In most families the kids become assimilated earlier and easier because they go to school and so they are totally focused on becoming a part of their peers and that means being able to communicate with them but also take on the trappings of their peers in terms of language, behavior, clothes, culture. So they of course think their parents are old fashioned and dismiss their wisdom. And the parents hold on to the past because that is all they have ever known.


Posted Apr. 28, 2020 Go to Top | Go to bottom | link | alert
audrey1

Join Date: 09/02/13

Posts: 43

RE: The author speculates that immigrants "become child versions of themselves, stripped of their verbal fluency and, with it, a layer of their competence and maturity." Do you believe this is true?

The other responses reminds me that my husband and I had to live in Costa Rica for 5 weeks to facilitate the adoption of our daughters. I was very conscious that I was the outsider. So I always acted self depreciating with people we related to. We did not stay in a hotel in the capital but in the mountains of Costa RIca so we got around on buses and taxis and only rented a car after we had been there for a couple weeks. The first thing I remembered was to see myself as a Norte Americana, sola and apologized for speaking not wonderful Spanish. And I always said gracias when anyone helped me or waited on me in supermarkets or taxis or buses or wherever. All the foreigners congregated in the one main bank where it was possible to change American money or whatever for Costa Rican money. I can still remember how thankful I was to just speak English and not have to go through the mental gymanstics of comprehending Spanish in my mind, figuring out how to answer and then speak Spanish so that I could b e understoo d. The funny thing was that All the foreigners wanted to eat in "typico" restaurants but at lunch time it was the American fast food restaurants that were packed. My kids thought they had gone to heaven at the thought of being able to go to McDonalds. It was not a part of their everyday life.


Posted Apr. 30, 2020 Go to Top | Go to bottom | link | alert
joang

Join Date: 05/17/12

Posts: 86

RE: The author speculates that immigrants "become child versions of themselves, stripped of their verbal fluency and, with it, a layer of their competence and maturity." Do you believe this is true?

I have to agree with that statement. Having traveled quite a bit, I have been in countries where I do not speak the language and not necessarily familiar with the cultural nuances, I have similar thoughts and feelings of inadequacy and incompetence. Being in a country where you cannot speak the language or are not sure of particular customs does make one feel uncomfortable, inadequate, insecure and yes even incompetent. I have to think that moving to a country exaggerates all these feelings as there is more permanence. How the "foreigner" is perceived by the local community will contribute to these feelings if they are "eyed" suspiciously, not trusted, not accepted. The path of the immigrant is not a smooth one and I have a great deal of respect and empathy for those who choose this path.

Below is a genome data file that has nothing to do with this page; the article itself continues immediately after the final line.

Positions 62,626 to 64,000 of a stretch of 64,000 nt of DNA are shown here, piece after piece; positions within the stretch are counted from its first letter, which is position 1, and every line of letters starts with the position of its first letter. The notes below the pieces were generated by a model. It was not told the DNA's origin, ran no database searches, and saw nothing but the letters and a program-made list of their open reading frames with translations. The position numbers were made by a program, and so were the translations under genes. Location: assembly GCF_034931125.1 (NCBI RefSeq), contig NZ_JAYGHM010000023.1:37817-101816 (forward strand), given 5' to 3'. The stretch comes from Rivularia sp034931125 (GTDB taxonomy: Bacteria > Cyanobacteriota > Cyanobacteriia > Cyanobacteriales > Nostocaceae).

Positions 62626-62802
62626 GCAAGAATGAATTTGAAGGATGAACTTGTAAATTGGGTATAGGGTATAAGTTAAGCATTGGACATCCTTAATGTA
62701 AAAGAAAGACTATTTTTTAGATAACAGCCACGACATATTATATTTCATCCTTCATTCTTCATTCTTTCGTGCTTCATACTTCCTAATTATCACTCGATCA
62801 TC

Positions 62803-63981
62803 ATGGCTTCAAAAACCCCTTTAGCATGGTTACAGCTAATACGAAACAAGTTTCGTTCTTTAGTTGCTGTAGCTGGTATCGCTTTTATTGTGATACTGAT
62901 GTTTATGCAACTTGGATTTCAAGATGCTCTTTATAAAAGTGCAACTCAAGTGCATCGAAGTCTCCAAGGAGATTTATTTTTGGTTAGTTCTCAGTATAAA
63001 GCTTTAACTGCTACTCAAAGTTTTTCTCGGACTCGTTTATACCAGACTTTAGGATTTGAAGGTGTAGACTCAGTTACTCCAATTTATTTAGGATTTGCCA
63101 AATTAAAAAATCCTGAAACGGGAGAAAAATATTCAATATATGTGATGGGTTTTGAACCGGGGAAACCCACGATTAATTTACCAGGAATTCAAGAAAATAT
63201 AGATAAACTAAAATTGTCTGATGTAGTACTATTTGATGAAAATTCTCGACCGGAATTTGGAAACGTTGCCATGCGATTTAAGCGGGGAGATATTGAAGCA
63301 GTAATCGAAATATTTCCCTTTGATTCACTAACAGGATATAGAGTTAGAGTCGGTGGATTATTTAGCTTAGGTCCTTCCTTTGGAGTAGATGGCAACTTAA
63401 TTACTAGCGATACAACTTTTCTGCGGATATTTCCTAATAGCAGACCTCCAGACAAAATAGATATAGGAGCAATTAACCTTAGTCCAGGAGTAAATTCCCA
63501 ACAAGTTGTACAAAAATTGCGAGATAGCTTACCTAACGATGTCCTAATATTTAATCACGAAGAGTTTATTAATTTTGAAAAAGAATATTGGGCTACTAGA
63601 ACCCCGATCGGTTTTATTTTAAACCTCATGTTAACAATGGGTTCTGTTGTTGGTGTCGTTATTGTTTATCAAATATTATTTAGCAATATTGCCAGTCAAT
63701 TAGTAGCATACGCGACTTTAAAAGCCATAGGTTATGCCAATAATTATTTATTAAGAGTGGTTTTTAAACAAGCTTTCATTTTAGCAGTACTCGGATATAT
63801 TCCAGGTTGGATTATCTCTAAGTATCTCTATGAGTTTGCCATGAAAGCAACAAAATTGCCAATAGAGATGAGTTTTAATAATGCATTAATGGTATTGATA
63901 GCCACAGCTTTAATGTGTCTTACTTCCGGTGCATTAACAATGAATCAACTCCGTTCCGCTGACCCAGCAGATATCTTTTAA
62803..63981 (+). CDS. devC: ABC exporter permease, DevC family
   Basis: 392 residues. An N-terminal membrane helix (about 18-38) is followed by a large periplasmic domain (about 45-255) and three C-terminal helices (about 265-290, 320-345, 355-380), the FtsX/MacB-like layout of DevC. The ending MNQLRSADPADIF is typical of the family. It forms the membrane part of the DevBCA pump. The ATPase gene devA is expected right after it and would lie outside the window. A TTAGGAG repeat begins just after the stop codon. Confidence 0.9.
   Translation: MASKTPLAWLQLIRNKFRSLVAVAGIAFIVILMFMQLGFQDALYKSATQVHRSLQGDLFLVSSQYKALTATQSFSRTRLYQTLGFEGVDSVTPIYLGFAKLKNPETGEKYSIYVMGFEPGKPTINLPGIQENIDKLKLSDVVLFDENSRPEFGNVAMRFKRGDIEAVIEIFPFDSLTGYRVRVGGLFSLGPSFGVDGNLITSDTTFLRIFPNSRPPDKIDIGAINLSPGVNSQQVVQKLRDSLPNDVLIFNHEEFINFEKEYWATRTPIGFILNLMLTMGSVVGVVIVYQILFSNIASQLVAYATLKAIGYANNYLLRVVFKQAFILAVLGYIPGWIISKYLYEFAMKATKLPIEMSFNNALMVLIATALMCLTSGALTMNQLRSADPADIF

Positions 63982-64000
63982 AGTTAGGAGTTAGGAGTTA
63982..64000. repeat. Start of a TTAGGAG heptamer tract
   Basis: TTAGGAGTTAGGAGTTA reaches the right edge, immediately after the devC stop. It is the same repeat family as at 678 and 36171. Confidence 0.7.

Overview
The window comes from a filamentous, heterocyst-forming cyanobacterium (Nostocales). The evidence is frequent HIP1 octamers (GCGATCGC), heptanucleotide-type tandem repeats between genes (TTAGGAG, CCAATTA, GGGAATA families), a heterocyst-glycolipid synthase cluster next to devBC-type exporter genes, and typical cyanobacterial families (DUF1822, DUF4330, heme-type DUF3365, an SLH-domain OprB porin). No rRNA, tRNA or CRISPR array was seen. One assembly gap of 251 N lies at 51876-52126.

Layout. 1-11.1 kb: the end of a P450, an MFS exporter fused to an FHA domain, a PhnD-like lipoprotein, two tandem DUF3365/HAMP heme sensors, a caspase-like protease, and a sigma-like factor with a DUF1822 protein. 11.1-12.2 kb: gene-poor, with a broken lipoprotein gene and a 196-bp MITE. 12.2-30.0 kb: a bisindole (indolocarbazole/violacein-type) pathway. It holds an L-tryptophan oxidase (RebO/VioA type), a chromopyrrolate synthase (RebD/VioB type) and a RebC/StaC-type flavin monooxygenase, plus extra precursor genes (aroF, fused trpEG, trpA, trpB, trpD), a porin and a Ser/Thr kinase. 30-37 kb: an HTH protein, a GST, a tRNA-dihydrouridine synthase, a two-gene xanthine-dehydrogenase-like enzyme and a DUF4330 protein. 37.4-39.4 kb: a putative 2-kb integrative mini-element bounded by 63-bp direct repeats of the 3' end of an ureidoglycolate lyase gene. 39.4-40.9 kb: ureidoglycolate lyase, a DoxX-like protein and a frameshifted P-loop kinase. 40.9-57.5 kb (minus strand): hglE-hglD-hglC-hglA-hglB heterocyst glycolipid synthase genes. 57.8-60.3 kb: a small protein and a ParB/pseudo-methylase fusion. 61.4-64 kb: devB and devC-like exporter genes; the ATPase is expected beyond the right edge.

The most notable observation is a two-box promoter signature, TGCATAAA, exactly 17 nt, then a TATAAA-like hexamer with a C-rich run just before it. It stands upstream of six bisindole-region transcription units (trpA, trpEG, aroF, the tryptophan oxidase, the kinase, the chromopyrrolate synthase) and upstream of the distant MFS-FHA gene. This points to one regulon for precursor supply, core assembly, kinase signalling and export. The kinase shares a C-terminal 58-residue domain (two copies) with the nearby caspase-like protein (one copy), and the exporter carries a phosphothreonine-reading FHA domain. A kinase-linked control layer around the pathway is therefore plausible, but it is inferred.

Posted May. 01, 2020 Go to Top | Go to bottom | link | alert
wendyf

Join Date: 05/11/11

Posts: 50

RE: The author speculates that immigrants "become child versions of themselves, stripped of their verbal fluency and, with it, a layer of their competence and maturity." Do you believe this is true?

Often immigrants are forced to take employment that is well under their skills in their home countries. I've heard stories of people who were healthcare professionals that come to the US and have to take jobs as shopkeepers etc. I think this speaks to becoming child versions of themselves. It changes who they are and who they believe themselves to be. It can be a very sad thing.


Posted May. 02, 2020 Go to Top | Go to bottom | link | alert
poniesnpearls

Join Date: 06/28/11

Posts: 71

RE: The author speculates that immigrants "become child versions of themselves, stripped of their verbal fluency and, with it, a layer of their competence and maturity." Do you believe this is true?

I think being looked at as 'foreign' and not speaking the native language when traveling can make it difficult to feel competent when trying to communicate. I can only imagine the longer term impact of moving somewhere where the native language is not your own. Finding housing, a job, different foods, different styles, trying to learn, etc., is probably intimidating. However, I also want to mention that even traveling between countries that speak the same language often have differences that, while smaller in comparison, also impact communications.